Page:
A classic book for any fourth grader! Peter must deal with the crazy antics of his younger brother (called 'Fudge') which are always embarassing, his know-it-all neighbor Shelia, a mom who seems too busy to notice much and all the trials of 4th grade life. Any fourth grader with a younger sibling will thoroughly enjoy this book and feel Peter's 'pain' as he tries to live with a younger sibling :) Lots of humor and discussion points, along with a few great lessons!
Katie Kazoo Switcheroo: Who's Afraid of Fourth Grade?
by Nancy E. Krulick
Katie is about to start a new year as a 4th grader, but new classes and new friends cause her some worries. And then the magic wind appears, turning her into her best friend. Now she has to deal with 3 younger siblings, extracurricular activities and all the other problems fourth graders face.
Bobby vs. Girls (accidentally)
by Lisa Yee
Bobby gets himself into some (hiliarious) trouble in his 4th grade year - stinky trees, running for President, and how to keep friends. This is a great book because it introduces how boys and girls begin to like different things at this age, and how Bobby and Hollly feel that they can't really tell the other kids how they are friends (because they are a boy and a girl). Some great discussions about how people grow to like different things but can still remain friends.
by Andrew Clements
Really, what's back-to-school without a book by the amazing author Andrew Clements!?! Kids just love his books. In this story, Dave reads about Ghandi and how he used silence as a calming technique. Dave decides to give it a try and after an encounter with another 5th grade chatterbox, they cook-up a contest at school. Kids can only answer using 3 word sentences - but other than that, they must remain silent for 48 hours! Teachers are in an uproar but the kids are set on winning. A very thought-provoking book that tells the story from the point-of-view of the students and the teachers.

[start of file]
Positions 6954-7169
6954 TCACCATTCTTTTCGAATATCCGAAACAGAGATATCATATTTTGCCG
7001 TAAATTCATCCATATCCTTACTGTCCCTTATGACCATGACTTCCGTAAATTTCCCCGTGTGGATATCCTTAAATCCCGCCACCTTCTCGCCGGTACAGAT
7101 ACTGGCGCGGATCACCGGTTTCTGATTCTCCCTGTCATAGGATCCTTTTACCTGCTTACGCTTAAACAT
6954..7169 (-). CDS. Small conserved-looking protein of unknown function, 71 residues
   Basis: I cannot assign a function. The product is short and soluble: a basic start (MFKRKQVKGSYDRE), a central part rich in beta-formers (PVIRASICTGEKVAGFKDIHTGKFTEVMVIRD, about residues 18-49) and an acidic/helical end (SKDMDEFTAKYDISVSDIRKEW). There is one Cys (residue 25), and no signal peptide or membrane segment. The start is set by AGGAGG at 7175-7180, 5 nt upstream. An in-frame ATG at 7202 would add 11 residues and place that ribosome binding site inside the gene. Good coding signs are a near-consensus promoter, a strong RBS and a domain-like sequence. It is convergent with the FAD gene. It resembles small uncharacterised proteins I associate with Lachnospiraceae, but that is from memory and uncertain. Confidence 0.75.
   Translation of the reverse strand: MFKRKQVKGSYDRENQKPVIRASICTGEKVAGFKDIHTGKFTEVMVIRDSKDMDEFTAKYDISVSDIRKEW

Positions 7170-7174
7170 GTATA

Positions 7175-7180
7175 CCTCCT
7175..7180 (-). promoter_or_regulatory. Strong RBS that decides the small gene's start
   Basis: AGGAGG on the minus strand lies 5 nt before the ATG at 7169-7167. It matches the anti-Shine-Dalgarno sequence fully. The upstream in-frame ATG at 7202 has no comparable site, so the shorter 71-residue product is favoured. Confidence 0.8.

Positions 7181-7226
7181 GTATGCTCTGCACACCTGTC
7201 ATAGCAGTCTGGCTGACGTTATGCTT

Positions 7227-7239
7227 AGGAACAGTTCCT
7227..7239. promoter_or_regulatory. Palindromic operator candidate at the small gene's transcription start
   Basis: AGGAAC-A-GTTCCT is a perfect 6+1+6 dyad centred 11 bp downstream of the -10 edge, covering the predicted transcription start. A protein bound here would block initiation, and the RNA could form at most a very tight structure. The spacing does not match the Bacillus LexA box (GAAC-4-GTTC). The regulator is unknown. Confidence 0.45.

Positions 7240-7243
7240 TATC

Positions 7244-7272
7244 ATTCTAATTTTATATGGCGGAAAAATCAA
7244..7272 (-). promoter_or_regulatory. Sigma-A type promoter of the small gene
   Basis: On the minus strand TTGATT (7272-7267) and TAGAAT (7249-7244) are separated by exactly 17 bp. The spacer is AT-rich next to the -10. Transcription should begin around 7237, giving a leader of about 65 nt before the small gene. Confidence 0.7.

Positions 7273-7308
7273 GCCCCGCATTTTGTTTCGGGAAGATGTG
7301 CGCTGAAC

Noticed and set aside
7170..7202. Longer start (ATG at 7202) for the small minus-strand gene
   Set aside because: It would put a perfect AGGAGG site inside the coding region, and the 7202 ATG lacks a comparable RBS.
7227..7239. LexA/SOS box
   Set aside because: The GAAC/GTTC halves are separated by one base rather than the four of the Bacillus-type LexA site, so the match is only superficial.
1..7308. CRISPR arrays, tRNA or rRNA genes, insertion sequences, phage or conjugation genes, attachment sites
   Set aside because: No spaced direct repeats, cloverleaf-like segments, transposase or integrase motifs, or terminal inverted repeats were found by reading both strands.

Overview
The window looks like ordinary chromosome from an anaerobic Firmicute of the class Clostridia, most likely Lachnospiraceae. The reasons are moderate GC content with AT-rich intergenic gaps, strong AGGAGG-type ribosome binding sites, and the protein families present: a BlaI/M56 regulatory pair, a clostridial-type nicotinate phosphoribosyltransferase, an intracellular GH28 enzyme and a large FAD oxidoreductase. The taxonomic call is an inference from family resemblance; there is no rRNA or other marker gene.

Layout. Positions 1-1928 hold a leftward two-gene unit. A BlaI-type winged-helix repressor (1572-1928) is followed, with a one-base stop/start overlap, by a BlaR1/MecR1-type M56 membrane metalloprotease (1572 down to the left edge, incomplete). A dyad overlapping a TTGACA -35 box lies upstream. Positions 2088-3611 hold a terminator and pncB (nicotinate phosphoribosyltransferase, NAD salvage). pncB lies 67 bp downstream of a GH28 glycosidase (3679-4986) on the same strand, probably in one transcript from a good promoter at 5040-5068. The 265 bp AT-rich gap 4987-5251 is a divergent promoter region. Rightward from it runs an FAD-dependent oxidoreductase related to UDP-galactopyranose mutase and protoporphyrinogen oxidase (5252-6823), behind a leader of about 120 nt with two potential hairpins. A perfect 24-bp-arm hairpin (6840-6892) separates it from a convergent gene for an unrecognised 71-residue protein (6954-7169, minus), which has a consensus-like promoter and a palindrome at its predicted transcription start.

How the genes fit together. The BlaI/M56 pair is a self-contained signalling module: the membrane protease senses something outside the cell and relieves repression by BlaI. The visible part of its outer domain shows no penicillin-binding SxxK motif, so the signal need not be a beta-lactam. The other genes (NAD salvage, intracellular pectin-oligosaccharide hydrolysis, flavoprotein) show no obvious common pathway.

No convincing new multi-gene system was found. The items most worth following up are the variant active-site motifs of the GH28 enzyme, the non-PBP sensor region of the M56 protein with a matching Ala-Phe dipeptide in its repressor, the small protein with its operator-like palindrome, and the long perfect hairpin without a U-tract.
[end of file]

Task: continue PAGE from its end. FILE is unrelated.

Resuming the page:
President of the Whole Fifth Grade
by Sherri Winston
When Brianna finds out that her hero was president of her 5th grade class, Brianna decides she too must hold that position! But when she learns she'll have some stiff competition, she must decide whether to run a fair campaign or resort to some not-so-nice tactics to win. A great book for 5th graders as they begin to understand more about school politics and competiveness among classmates.
The Homework Machine
by Dan Gutman
What's 5th grade without a little homework? For four kids at Grand Canyon School, 5th grade starts to become a lot more fun once they create a homework machine. But as things get out of hand and people become suspicious, the kids must decide how to put a stop to the madness. A wonderful read about honesty and ethics - fast paced and told from the point of view of all four students, this is a great book!
6th Grade & Middle School
The View from Saturday
by E.L. Konigsburg
How did four unlikely scholars become a winning Acadmic Bowl team? The book, told in four short-stories (one for each member of the team), weaves together the lives of four individuals who each are searching for something. When they wind up together competing for academic honors, they each learn more about themselves and the concept of a 'team'. A Newbery Medal winner and amazing story!
Edward and Meg are twins - but how can two people who are so alike be so different from each other? What happens when Edward and Meg attend different middle schools and are apart for the first time in their lives? Lots of laughs and plenty of real life situations for kids to appreciate (even if you're not a twin!).
by Gordon Korman
When Cap, who has been raised by a hippie grandmother, has to attend a public school, he's not sure what to think. But don't feel bad for the extremely confident 13-year-old who is able to (unknowingly) hold his own and show others that being yourself is always the best option.
Best Wishes for a great School Year!! ~ Jacquie